February Scrapbook Pages
In February, we study US Presidents and US Symbols. We have an art project and a writing activity. I also take a picture of a small group of this student making the art project.
March Scrapbook Pages
On this page, we answer the question at the end of The Cat in the Hat book. We also create a class glyph using Thing 1 and Thing 2. And we made and enjoyed rainbow cupcakes for St. Patrick’s Day. (You can see the directions for these rainbow cupcakes at the end of this post.)
April Scrapbook Pages
Now, we celebrate Easter! We created these bunnies and water-colored eggs. (You can see how we make these here.) We also wrote about April showers and turned them into umbrellas here. This idea is a classic from The Mailbox.
May Scrapbook Pages
Next, we write about insects as we learn about them. And we make ourselves a graduate. I got some cute pictures of students reading to a partner that I grabbed as well.
Finally, the last page of the scrapbook is our superlative. I used Mel D’s End of the Year awards this year. You can check them out here. At the end of the year awards, we tell stories of that students as we present each with their award AND their scrapbook of Kindergarten.
Tips and Tricks for Organization
I won’t lie, these Kindergarten scrapbooks are a labor of love. Let me share with you some tips and tricks to make your scrapbooks as efficient as possible.
- Start with a place to store all work from the classroom. I use a crate and a hanging folder for each child. This is ready on day one.
- Try to use the writing and art that each child has completed. It makes assembling the actual scrapbooks faster.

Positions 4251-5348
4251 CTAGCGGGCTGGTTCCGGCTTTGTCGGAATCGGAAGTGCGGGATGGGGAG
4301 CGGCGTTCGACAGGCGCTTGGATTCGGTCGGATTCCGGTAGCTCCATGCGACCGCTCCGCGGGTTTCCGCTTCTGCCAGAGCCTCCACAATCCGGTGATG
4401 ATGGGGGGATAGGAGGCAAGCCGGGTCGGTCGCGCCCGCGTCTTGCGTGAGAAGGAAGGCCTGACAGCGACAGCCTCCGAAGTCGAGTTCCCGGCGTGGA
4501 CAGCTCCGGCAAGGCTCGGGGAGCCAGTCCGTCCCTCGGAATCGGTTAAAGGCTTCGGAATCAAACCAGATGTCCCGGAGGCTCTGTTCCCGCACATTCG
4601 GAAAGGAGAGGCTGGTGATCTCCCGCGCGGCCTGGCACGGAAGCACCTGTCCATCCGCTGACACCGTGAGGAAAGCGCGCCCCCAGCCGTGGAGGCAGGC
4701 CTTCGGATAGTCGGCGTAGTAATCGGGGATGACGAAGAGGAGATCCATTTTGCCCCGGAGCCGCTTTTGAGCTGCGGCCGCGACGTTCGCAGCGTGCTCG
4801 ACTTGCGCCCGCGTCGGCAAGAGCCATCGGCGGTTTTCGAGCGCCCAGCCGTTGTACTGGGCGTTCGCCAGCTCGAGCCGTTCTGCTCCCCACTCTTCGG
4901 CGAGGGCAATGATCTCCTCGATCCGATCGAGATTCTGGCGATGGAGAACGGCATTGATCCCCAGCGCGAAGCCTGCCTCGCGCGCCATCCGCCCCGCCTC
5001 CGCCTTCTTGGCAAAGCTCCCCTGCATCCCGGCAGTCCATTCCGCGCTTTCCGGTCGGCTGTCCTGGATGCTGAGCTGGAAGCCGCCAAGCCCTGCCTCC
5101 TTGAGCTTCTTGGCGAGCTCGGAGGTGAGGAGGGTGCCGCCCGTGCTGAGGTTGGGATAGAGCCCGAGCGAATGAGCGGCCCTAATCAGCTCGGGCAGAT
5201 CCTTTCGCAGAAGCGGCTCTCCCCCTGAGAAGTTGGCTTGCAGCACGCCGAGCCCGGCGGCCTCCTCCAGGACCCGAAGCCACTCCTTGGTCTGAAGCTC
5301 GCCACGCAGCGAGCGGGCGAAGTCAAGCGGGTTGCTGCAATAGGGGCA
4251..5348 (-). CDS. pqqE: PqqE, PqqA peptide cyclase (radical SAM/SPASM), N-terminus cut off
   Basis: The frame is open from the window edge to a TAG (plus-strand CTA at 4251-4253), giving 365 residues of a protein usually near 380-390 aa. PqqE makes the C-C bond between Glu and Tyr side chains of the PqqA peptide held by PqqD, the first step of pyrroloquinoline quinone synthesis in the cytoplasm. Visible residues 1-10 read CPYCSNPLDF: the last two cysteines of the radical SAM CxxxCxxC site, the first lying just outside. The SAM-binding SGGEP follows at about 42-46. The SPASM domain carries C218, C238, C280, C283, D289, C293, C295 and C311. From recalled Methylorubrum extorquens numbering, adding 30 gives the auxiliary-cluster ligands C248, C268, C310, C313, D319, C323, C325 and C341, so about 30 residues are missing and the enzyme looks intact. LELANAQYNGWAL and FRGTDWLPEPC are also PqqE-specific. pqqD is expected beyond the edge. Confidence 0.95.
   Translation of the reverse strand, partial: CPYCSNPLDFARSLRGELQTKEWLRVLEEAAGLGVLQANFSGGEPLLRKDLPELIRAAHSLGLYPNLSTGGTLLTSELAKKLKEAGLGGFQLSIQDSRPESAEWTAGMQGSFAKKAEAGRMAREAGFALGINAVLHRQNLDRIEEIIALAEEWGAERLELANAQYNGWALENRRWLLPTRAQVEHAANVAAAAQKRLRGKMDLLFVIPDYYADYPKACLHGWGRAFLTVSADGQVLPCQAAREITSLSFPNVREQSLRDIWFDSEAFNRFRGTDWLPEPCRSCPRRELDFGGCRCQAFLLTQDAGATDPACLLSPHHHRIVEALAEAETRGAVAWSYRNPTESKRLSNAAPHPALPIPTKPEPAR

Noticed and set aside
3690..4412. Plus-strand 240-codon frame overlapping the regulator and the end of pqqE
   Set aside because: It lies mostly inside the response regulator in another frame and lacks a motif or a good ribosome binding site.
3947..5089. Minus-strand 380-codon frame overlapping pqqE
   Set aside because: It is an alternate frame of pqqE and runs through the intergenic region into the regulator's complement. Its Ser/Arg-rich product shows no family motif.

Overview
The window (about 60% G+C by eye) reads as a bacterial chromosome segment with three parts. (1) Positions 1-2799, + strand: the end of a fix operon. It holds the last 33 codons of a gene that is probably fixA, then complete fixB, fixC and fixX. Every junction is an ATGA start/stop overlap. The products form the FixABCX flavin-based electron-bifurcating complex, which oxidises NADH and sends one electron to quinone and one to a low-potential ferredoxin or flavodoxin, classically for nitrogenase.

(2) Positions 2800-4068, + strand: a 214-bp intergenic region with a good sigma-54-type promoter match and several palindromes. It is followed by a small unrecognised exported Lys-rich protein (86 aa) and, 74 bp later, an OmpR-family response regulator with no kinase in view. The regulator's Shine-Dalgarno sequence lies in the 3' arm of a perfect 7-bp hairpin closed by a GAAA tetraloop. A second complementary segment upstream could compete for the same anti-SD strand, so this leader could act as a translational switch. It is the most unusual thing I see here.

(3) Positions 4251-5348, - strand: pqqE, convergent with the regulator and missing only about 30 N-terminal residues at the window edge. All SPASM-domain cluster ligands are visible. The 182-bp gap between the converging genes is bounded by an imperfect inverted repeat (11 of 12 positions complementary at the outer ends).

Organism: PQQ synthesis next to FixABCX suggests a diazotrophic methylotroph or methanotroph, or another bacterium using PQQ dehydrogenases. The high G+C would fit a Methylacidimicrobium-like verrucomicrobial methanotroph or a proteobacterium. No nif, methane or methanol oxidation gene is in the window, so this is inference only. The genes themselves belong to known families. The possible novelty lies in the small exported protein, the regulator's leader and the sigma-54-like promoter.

- Include what you USE in the classroom. Don’t make this “something else to do” but rather a representation of what you are doing in the classroom.
- File away as you go.
- Think about how you will bind your book. My new school has a binding machine that only binds standard-sized paper while my old school has a binding machine that binds construction-sized paper. This can be a big deal so know what you are working with. (This is close to the binding machine at my school now.) I also buy these rings once every few years. I get the 1-inch size BUT you can get smaller ones if you need them.
- Print photos CHEAP. I love Snapfish and I try to wait for their penny print sale! I can print 10 pictures or more for all my students for a low price. Best yet, I can place my order online and they send the photos to my house. As a working mom, this is HUGE.
- Keep more work and art than you need. You can always return extras to families if you don’t use them. Don’t keep too much though. You don’t want to give each child a 50-page scrapbook.
- Set aside solid working time to put these together. It is easier for me to knock them out in 5 hours connected than hours separated. If you have a strong parent helper, make one as an example and then ask them to do the rest.
- Use good glue. Glue sticks usually don’t cut for my heavy art and pictures. I use either rubber cement glue or traditional school glue. If you use school glue, you can’t move things around! Rubber cement glue will allow you to make changes if you need to. (Amazon link to rubber cement here.)